Five mistakes that mean you'll get the wrong mortgage

These classic mortgage mistakes mean you'll end up with a dud deal on your homeloan.

There are countless articles about getting the best mortgage deal, explaining how to do it right, from finding a product that meets your needs to bagging the cheapest rate.

But, in reality, there are probably half a dozen or more ‘right’ mortgages for most borrowers – all of which would be suitable, competitive and meet their needs. Even in this restricted, post-credit crunch mortgage market, there are still over 2,000 homeloans out there to choose from.

What’s just as important as finding a deal that suits you is avoiding making an absolute clanger. It’s a case of borrower beware when it comes to taking out a mortgage, because getting it wrong can cost you thousands.

Below are five major mistakes that could lead you to the wrong mortgage:

1. Only speak to one lender for your deal

The classic mistake made by some borrowers is to go straight to one lender when they need a mortgage – usually their banking provider.

Failing to shop around, do any research yourself or visit an adviser is the best way to end up with a deal that the rest of the market can probably wipe the floor with.

Of course, going straight to one lender isn’t a sure-fire way to get the wrong mortgage. You could be extremely lucky to find the one lender out of over 100 that happens to have a market-leading deal that meets all your needs – a bit like finding a needle in a haystack.

But let’s face it, you are cutting your chances significantly by failing to shop around.

2. Fall marginally into an expensive LTV bracket

The bigger your deposit the cheaper the mortgage, but if you don’t have 40% upfront there is very little you can do about it, bar waiting longer to buy a new home while you save a bit more. However, borrowers with a 39% deposit might feel a little cheated as they only marginally miss out on getting a cheaper mortgage.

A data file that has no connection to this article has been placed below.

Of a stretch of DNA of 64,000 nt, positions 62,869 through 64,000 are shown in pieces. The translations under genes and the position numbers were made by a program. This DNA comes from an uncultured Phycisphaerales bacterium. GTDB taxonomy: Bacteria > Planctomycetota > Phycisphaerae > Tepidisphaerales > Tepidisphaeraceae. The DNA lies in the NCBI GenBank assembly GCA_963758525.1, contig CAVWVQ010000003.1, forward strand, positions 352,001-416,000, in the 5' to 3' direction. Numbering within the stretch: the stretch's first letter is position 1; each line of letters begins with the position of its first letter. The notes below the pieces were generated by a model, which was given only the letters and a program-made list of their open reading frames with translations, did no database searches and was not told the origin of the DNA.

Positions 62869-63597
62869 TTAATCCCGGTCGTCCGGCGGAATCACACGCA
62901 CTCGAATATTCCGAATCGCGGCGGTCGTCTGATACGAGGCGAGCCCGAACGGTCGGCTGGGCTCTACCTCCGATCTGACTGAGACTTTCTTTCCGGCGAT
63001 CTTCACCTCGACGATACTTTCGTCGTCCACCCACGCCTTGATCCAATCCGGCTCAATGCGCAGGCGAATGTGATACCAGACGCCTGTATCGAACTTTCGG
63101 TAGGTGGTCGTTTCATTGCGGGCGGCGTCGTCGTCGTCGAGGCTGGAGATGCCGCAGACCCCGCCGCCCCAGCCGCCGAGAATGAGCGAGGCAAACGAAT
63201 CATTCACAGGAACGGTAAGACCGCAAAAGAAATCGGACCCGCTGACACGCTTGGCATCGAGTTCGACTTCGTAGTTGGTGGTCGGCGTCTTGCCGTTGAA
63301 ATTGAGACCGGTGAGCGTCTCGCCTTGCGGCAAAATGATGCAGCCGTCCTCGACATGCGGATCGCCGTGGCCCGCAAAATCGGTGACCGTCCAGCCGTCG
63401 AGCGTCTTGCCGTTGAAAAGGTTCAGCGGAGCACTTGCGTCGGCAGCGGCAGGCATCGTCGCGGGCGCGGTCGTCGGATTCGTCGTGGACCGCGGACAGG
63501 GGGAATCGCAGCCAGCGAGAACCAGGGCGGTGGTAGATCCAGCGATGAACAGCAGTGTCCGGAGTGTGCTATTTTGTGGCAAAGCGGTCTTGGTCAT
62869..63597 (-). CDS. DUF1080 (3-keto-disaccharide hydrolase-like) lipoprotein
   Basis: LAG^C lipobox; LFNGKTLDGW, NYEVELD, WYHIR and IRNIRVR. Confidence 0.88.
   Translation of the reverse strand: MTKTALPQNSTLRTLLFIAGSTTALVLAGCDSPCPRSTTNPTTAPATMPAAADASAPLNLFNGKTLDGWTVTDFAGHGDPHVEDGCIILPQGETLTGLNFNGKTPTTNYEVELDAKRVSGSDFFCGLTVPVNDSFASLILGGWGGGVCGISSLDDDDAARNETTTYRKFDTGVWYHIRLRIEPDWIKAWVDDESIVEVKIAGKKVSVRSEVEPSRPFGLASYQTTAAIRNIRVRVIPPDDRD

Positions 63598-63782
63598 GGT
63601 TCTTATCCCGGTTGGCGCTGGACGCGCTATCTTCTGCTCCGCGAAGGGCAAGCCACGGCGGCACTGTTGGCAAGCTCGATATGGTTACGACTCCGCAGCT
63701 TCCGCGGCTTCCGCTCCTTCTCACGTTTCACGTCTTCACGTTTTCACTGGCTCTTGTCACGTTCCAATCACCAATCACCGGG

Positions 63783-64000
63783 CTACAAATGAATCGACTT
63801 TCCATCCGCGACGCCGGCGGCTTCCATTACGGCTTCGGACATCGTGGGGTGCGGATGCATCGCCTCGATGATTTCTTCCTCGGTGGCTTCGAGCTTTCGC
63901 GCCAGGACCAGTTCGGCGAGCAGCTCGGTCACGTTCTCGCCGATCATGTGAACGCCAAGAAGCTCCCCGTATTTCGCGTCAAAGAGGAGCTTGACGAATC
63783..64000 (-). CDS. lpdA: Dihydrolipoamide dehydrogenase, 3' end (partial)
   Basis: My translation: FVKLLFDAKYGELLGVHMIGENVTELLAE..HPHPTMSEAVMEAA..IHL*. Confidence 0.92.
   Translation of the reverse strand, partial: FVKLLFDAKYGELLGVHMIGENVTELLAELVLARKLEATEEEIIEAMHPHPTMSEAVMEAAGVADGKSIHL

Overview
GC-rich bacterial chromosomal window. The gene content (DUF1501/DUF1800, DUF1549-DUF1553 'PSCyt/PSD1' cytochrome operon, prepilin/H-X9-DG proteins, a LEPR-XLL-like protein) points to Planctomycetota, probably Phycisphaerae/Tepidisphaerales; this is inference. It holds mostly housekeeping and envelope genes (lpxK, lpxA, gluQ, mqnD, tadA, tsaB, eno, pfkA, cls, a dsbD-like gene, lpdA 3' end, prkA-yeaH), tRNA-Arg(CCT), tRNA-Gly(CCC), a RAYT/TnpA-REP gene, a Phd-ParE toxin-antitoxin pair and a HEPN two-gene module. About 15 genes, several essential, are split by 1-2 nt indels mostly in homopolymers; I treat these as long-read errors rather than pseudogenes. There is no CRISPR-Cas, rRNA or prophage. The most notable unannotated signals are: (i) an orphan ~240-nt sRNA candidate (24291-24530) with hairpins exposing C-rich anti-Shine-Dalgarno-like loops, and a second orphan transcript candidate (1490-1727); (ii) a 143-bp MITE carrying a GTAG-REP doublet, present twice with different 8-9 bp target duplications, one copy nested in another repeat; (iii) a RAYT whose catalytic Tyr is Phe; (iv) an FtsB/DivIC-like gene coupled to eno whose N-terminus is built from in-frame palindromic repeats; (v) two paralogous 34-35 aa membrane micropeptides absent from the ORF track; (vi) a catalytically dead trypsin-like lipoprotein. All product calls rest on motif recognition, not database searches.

What you really don’t want to do is tip just the wrong side of a lender’s loan-to-value (LTV) bracket, because it can make your monthly repayments much more expensive.

Look at the standard LTV tiers that lenders use: 60%, 75% and 90% of a property’s value (although some lenders have a few more tiers).Then get a good idea of what your own LTV will be, based on your deposit and the property prices you are looking at. You can do this by taking the size of mortgage you need, dividing it by the property price and multiplying by 100.

If need to borrow 60.5%  of the property’s value, for example, you will not be eligible for any of the cheap deals up to 60% LTV, but you would have only missed out narrowly, by 0.5% of your property’s value. On a modest home that might be £1,000 or less. 

If there is any way you can muster the extra money to tip you into the preferential LTV bracket you could bag a much more competitive mortgage and save yourself a fortune.

Fall just the wrong side of a lender’s cut-off point and it could cost you dearly.

3. Believe the best buy tables

If you want to increase your chances of making a major mortgage mistake simply read the best buy tables and go for one of the deals at the top. Since they are ranked from the lowest to the highest interest rate, those that get prime position come with extremely low rates indeed.

It doesn’t mean that they are the best mortgages for you though. The lowest rates tend to come with high fees, and they are only available to those with the biggest deposits.